Over the past two years, COVID-19 has claimed the lives of over 4 million humans all around the world. Comparatively, in 2017 alone, cardiovascular diseases have been the killers of nearly 18 million humans across the globe, while nearly 10 million died from cancers and 4 million from respiratory diseases. We are all still so much more likely to die from non-communicable diseases, such as those involving our own heart, our own lungs, and our own cancerous cells all around the body.
For the year 2021, the World Health Organization reported that child and maternal mortality, among other medical disparities, remain high, despite the WHO’s current efforts to fix the underlying issues globally.
First-world healthcare systems overall have been better able to prevent and treat the above-mentioned human ailments.
In regards to the health care of these non-communicable diseases, first-world countries have, for decades, fared much better than second and third-world countries, especially those under political tensions and with poor infrastructure networks. All of these issues especially limit disadvantaged groups. These issues forcefully limit their access to or even completely hinder the abilities of local medical professionals who are unable to get ahold of appropriate medical equipment or provide reliable resources of medication. Yet, there seems to be a connection between medical care and location, as a variety of global health disparities remain localized to generalized regions, including sub-Saharan Africa, Central, and Southern Asia, as well as Latin America and the Caribbean.
Take a minute now to step back into your mind palace. Do you remember the last time your favorite traveling circus or a famous performing artist last stopped by your town? If this were your only chance to see your idol, would you have gone, or at least done everything in your power to go? Now, imagine if a “miracle worker” were to stop by at the town next door. Imagine, this "miracle worker" is the only one who could grant you the one wish you've always wanted to come true. Would you go? Sekouba would.
And so, he did.
When he was 12 years old, Sekouba, from Senegal sought out his “miracle worker.” Three years ago, a tiny lump had begun to develop in his mouth. His mother told him not to worry about it, because it was so small. Over the next year, this little lump grew profusely into a tumor that filled the young boy’s entire cheek. While it began to significantly impact his mouth, it also impacted his life. People’s curiosity began to turn into bullying and scorning, so much so, that Sekouba dropped out of school. He tried to teach himself the lessons that he was missing out on, but it was difficult. His mother, saddened by Sekouba’s grief, searched for ways to heal him, even attempting to sell her land to raise money for surgery. It would have been useless. The local surgeon told her he was unable to operate on her son because he lacked the necessary medical equipment. But one day, they heard about a hospital ship. It was coming to their country! Hurriedly, Sekouba and his mother traveled three entire days to the ship, known as Africa Mercy, where not only one “miracle worker” but a whole team of miracle workers were able to surgically remove Sekouba’s maxillary mass and help him on his recovery process. A month after his surgery, Sekouba returned to his home, his classroom, and his friends – his life had taken a turn for the better. Check out his story in the video below:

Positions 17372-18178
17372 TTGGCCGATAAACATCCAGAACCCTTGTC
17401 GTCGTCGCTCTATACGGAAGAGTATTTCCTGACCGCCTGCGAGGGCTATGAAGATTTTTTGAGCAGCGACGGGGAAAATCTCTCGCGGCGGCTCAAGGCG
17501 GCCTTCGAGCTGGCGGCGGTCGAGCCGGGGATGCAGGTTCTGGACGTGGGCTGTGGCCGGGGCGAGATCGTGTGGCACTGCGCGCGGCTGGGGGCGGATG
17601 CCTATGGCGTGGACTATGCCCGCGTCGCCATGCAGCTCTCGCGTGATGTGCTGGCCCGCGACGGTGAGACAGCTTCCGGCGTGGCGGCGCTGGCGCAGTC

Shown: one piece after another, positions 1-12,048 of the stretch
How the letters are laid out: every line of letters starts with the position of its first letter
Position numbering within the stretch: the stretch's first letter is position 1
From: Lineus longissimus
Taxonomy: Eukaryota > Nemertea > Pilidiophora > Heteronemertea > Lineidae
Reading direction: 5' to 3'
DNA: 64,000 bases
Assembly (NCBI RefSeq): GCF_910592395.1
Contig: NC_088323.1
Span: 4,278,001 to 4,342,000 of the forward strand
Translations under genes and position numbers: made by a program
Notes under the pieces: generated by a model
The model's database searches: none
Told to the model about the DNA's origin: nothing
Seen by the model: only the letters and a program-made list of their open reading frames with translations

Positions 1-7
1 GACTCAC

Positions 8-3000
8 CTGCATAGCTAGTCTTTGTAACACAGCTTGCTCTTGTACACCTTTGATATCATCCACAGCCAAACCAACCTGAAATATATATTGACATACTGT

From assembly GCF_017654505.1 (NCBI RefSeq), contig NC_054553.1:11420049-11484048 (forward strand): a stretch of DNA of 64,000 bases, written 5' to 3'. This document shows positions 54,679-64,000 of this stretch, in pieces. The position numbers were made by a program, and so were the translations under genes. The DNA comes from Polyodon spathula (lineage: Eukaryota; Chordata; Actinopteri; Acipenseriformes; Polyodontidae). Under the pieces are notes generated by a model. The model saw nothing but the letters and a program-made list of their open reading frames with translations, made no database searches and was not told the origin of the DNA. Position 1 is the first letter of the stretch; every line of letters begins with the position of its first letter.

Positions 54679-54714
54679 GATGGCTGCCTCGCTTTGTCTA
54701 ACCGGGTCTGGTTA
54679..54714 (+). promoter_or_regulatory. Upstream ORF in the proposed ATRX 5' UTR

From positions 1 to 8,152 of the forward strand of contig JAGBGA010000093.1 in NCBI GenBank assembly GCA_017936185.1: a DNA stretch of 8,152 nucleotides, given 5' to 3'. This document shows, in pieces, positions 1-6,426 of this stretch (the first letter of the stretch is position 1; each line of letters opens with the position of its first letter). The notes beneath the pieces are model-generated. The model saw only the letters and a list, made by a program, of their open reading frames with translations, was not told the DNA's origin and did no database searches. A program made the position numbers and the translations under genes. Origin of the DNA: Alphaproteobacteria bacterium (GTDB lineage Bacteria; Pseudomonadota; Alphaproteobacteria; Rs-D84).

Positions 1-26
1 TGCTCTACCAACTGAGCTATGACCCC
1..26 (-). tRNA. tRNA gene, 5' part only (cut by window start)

Mercy Ships sends over 1,300 volunteer professionals from over 60 countries around the world – every year. Its volunteers have completed over 100,000 surgical procedures and trained over 42,000 local professionals on vital medical procedures, creating a lasting legacy that will impact millions of individuals around the world, for generations to come. Since its establishment in 1978, Mercy Ships surgeons and medical staff, cooks, teachers, and technicians, all serve individuals in desperate need of medical attention, who do not have access to state-of-the-art medical care.
Why a floating hospital?
As Max Lucado, best-selling author, put it: “Mercy Ships puts faith in action – bringing hope and healing. Their floating hospital restores people’s dignity with free surgery and life-changing medical treatment.” 50% of the world’s population lives in coastal areas. Attempts to bring resources and medical care to land regions engulfed in political strife and natural disaster have always proven to be very difficult, if not impossible. Hospital ships including Mercy Ships are some of the most efficient avant-garde hospital care systems to deliver free surgery to those in need, as well as training, medical tools, and resources to local professionals.
Mercy Ships has countless stories to tell of - stories of medical success as well as stories of emotional hardship, just like that of Sekouba. With continued volunteer and monetary support from many generous individuals, Mercy Ships will continue to touch the lives of the disadvantaged. In the near future, Mercy Ships will even launch their newest ship, Global Mercy, to join their current ship on the sea, the Africa Mercy. Who knows, maybe one day, we will see your name on the list of selfless volunteers who are aboard Mercy Ships!
Thanks for stopping by! :)
~Ryen Belle Harran~